I realise that the "negative 4G inverted dive" described in Top Gun is a hypothetical manoeuvre, but I was wondering what sort of speed they would be flying at. I'm guessing low subsonic Mach 0.3, but I have no idea really. I guess the 4G force, depends on radius of the vertical loop and the speed, so different radii would give different speeds. The aircraft were theoretically an F-14 Tomcat (top) and F-5 Tiger (below). I am interested in doing some CFD analysis of the 2 aircraft in close proximity, so it would be useful to have a rough estimated of the flight speed. Thanks.

  • $\begingroup$ I think you're likely referring to "Top Gun: Maverick"; if so, you may want to edit your question to specify that movie. $\endgroup$ Nov 9 at 12:47
  • 2
    $\begingroup$ No, this is clearly about the original Top Gun movie, not Maverick. $\endgroup$
    – Ralph J
    Nov 9 at 13:09

1 Answer 1


The maneuver described is so non-sensical that I don't think knowing an airspeed range would help. In fact I don't think you could properly model it at all...

Start by asking yourself what the words "negative 4G inverted dive" actually mean, compare them to the movie footage of the alleged event, and then ask yourself some questions about what the aircraft was actually doing.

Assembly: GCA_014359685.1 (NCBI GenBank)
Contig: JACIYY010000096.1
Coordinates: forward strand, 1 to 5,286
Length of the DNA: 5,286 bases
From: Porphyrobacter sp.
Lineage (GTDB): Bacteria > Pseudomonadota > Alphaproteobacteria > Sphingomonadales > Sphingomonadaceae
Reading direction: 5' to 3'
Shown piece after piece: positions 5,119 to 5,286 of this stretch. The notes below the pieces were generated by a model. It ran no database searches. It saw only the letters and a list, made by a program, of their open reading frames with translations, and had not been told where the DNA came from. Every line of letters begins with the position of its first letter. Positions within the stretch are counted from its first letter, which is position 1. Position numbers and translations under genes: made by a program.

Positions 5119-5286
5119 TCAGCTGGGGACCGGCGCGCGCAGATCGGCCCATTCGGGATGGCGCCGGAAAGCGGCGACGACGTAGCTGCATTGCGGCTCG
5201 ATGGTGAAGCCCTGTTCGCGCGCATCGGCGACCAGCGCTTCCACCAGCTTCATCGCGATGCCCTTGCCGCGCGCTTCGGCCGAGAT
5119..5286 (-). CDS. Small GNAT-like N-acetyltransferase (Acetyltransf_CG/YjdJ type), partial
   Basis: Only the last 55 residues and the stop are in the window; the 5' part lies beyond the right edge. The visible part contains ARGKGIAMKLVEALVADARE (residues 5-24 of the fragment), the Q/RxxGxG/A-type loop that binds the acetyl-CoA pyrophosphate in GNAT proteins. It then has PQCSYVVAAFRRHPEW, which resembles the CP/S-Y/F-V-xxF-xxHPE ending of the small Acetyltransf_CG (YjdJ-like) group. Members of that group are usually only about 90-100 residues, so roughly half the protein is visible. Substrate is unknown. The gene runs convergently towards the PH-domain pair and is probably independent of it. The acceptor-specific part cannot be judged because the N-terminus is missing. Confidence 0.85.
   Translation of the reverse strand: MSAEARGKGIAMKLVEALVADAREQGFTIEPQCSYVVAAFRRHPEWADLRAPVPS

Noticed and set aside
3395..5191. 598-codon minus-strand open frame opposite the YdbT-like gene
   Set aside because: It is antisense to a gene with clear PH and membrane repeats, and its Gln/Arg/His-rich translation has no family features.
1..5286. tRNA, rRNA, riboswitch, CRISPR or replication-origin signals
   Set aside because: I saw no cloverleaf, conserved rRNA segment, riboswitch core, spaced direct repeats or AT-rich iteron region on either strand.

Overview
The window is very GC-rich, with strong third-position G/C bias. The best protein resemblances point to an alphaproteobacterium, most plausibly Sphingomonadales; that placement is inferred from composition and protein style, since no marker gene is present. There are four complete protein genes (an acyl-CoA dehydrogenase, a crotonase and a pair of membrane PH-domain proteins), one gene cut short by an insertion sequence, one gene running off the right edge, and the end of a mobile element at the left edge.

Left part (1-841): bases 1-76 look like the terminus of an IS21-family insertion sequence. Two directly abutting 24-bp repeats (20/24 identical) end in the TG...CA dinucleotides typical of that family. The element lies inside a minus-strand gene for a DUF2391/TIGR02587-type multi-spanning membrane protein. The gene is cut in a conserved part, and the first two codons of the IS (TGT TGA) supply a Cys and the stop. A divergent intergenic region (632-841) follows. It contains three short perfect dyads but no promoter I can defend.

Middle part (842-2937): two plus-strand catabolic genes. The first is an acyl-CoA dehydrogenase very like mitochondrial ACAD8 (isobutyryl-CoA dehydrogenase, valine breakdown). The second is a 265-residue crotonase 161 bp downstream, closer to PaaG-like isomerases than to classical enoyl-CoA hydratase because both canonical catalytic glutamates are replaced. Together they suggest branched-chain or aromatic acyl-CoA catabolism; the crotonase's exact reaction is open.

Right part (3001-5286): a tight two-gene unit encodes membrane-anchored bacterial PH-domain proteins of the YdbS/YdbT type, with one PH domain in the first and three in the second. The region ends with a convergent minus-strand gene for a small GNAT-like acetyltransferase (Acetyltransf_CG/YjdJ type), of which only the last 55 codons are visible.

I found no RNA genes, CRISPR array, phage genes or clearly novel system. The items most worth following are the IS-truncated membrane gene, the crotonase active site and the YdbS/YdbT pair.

For example:

  • If you were inverted and pushing negative 4Gs, would you be in a dive?
  • If you were inverted, canopy to canopy with another aircraft that was upright, (as depicted in the scene) and the other plane was pushing negative 4Gs in a dive, would your G loading be positive or negative?
  • Starting from level, upright or inverted, if you entered a dive at 4Gs, how long might you be able to sustain 4Gs before it becomes an "Split-S"?
  • How much might your airspeed change during such a maneuver, and how would that affect your calculations?

And then look at the (phony) footage - what are they actually doing? Really just flying along in close formation, canopy to canopy. Maverick is inverted, but it doesn't look like they are pulling any Gs at all really, certainly the maneuver is gentle enough to leisurely snap a photo.

Even if the dive wasn't intended to be shown in the movie and happened just after Goose took the photo, Maverick's description of the event doesn't even make sense to me. My advice would be to not waste any time trying to reconcile these Hollywood anomalies with reality.

But, if the airspeed parameter is the only thing holding you back from doing something you find interesting, I would suggest you start the maneuver at around 300KIAS, and presume that by the time the plane reaches 90 degrees nose down, they would be going at least 500.

P.S. If you need any help answering the bulleted questions above please mention it in the comments.


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